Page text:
Tobias Harwood is the author of Great Traits and the founder of GreatTraitsProject.com. Since shattering his pelvis and fracturing his back aged seventeen he has been fascinated by the interaction between mindset and accomplishments. Tobias was inspired to write Great Traits after his close friend, a wounded soldier, became the first ever amputee to walk to the North Pole. All the author’s proceeds from Great Traits are donated to the charity Walking With The Wounded. Aside from running the Great Traits Project, Tobias is an investor and researcher for a Wall Street financial firm. He has a degree from the University of Bath. Great Traits is his first book.
- Tell us a bit about the Great Traits book.
Great Traits reveals the character traits that make successful people tick: passion, grit, competitiveness, boldness and a constructive consciousness. The book shares insights from three years of research and face-to-face interviews with business leaders, sports stars, record breakers and other incredible individuals to reveal the mindset behind success.
I was inspired to write the book after a rocket-propelled grenade attack in Afghanistan in 2009 left my childhood friend, Captain Guy Disney, as an amputee. Only eighteen months later, Guy had overcome his devastating injury to become a record breaking polar adventurer who reached the North Pole. Guy’s remarkable achievement propelled me to devote three years to interviewing an array of remarkable individuals to reveal the ingredients that make them tick.
I am donating all the author’s proceeds from the sale of the book to Walking With The Wounded. I hope that Great Traits will inspire readers to reassess how they behave and what they believe about their own potential.
- Who is your target readership for the book?
The potential audience is quite broad. The book is composed of compelling life stories and psychological insights. It is suitable for popular psychology fans and anyone who enjoys reading inspiring stories of human endeavour. The book will resonate with readers who are curious about the mindset behind success. Multiple people have described the book as the UK version of Outliers by Malcolm Gladwell, which is a great (and generous) analogy.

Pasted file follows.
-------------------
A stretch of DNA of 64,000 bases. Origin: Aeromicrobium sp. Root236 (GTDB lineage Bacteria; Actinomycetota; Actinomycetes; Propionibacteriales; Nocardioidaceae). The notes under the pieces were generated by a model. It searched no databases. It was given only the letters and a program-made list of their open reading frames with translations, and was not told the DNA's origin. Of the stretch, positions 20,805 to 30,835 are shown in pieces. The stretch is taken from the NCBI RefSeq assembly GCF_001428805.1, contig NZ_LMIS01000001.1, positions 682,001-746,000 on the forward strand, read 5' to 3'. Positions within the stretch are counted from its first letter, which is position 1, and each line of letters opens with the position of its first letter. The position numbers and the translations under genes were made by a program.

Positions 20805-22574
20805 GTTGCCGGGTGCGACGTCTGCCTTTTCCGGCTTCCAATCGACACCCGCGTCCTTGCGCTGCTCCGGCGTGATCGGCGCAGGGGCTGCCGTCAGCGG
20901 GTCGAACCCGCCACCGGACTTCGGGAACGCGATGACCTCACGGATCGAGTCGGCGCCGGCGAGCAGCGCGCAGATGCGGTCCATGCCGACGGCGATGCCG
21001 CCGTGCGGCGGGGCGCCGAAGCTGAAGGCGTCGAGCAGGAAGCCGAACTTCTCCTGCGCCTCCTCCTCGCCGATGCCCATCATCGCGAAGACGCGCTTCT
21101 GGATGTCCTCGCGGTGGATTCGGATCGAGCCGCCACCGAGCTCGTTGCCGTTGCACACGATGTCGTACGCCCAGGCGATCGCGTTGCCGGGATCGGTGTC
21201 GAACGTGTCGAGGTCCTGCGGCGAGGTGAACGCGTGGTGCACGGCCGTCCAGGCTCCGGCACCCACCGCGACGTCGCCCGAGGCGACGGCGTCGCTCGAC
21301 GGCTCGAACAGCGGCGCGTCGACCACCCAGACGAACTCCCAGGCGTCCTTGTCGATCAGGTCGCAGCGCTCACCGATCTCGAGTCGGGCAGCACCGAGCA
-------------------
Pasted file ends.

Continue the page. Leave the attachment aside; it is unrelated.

- What is next for the Great Traits Project? Is this the beginning of further books or events?
GreatTraitsProject.com is publishing one podcast per month to help publicise the book. The podcasts provide rich insights into the fascinating individuals who feature in the book. GreatTraitsProject.com is still actively investigating what drives remarkable human achievements. In the past few months, I have started to record podcasts with new people who don’t feature in our first book, Great Traits. These new stories and psychological insights are compelling, and I think they will provide the basis for a second book when the timing is right! If you know anyone remarkable that you would like to hear on the podcast, please let us know.
- What advice would you give anyone thinking of embarking on writing their own book?
Do it. Definitely do it.
Along the way, you will experience pain and exhaustion but eventually elation. The end product will become an addition to your family and will be a companion for your lifetime.
Writing is a colossal test because it requires the fusion of creativity and imagination with iron will and self-discipline. Like any colossal test, it offers monstrous rewards.
Once written, the task of publishing a book offers a totally unblemished canvas. If you have an inkling for what you want to produce, the possibilities are limitless (typeface, paper weight and colour, layout, cover design). There are no rules – only the established norms which you can happily reject.
The quality of what you can publish by yourself is incredible. I accessed the same printing and production channels that established global publishers use so the quality is impeccable. Self-publishing needs to move on from being a shy footnote to being a badge of disruption and pride. Now my book has made it into Waterstones I prefer to view myself as running a (small) publishing imprint rather than being a shy self-published author. Over time we will see more and more people replicating this path. The barriers to entry are lower than ever, especially with whitefox operating in the shadows.
- What is the outlook for publishing vs. self-publishing?
As an independent author, the future looks exciting. The barriers to publishing have never been lower and the platform to distribute and sell online offers huge optionality. The challenge remains how to get your voice heard, but fragmented online audiences mean traditional media is less of a requisite than in the past and large publishers face the same challenge.
Today’s lower barriers to entry compound the age old problem for a large publisher: being flooded with submissions and having to sift out the bestsellers. Consumers are not loyal to publishers, which means publishers are under persistent pressure to find ‘authors’ rather than simply one good book.
In my vision of the future, we will have a polarised market where more books will start off as an electronic version only (possibly on a subscription basis). For large publishers, only certain books will have capital deployed behind them for a physical version. This will offer greater opportunities for a diverse array of authors. The market will become polarised between electronic-only format vs. the most in demand (or on-demand) print versions, which will become even more of a coveted honour. Kudos will lie not in publishing an e-book but in being able to say, “my book is available in print too”. I, for one, hope to be able to buy hardback physical books in bookstores for many years to come… Let’s hope my daughter will have this option too.